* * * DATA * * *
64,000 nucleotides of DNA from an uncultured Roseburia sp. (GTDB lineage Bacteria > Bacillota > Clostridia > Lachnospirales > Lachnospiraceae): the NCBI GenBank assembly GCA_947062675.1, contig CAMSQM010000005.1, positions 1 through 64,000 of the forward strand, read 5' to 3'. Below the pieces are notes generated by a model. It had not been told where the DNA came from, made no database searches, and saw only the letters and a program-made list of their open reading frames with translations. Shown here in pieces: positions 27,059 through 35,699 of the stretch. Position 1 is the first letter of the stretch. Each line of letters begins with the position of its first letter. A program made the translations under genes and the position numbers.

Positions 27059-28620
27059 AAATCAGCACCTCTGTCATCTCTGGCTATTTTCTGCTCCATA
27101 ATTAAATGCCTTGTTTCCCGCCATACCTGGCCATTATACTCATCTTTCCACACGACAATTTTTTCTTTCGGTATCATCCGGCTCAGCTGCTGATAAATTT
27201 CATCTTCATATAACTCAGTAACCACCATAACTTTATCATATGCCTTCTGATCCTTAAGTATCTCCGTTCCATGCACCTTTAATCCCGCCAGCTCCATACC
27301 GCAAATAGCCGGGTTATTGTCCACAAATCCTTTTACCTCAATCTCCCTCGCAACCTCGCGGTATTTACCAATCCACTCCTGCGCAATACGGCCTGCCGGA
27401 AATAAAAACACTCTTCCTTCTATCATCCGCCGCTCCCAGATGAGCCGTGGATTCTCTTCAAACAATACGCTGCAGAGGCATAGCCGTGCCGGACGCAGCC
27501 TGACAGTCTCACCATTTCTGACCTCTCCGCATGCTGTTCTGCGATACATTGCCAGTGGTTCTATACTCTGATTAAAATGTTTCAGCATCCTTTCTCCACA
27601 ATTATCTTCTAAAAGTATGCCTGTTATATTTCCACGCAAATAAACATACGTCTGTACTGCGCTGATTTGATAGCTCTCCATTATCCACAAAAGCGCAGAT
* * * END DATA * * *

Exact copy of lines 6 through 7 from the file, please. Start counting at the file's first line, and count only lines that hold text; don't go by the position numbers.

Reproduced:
27301 GCAAATAGCCGGGTTATTGTCCACAAATCCTTTTACCTCAATCTCCCTCGCAACCTCGCGGTATTTACCAATCCACTCCTGCGCAATACGGCCTGCCGGA
27401 AATAAAAACACTCTTCCTTCTATCATCCGCCGCTCCCAGATGAGCCGTGGATTCTCTTCAAACAATACGCTGCAGAGGCATAGCCGTGCCGGACGCAGCC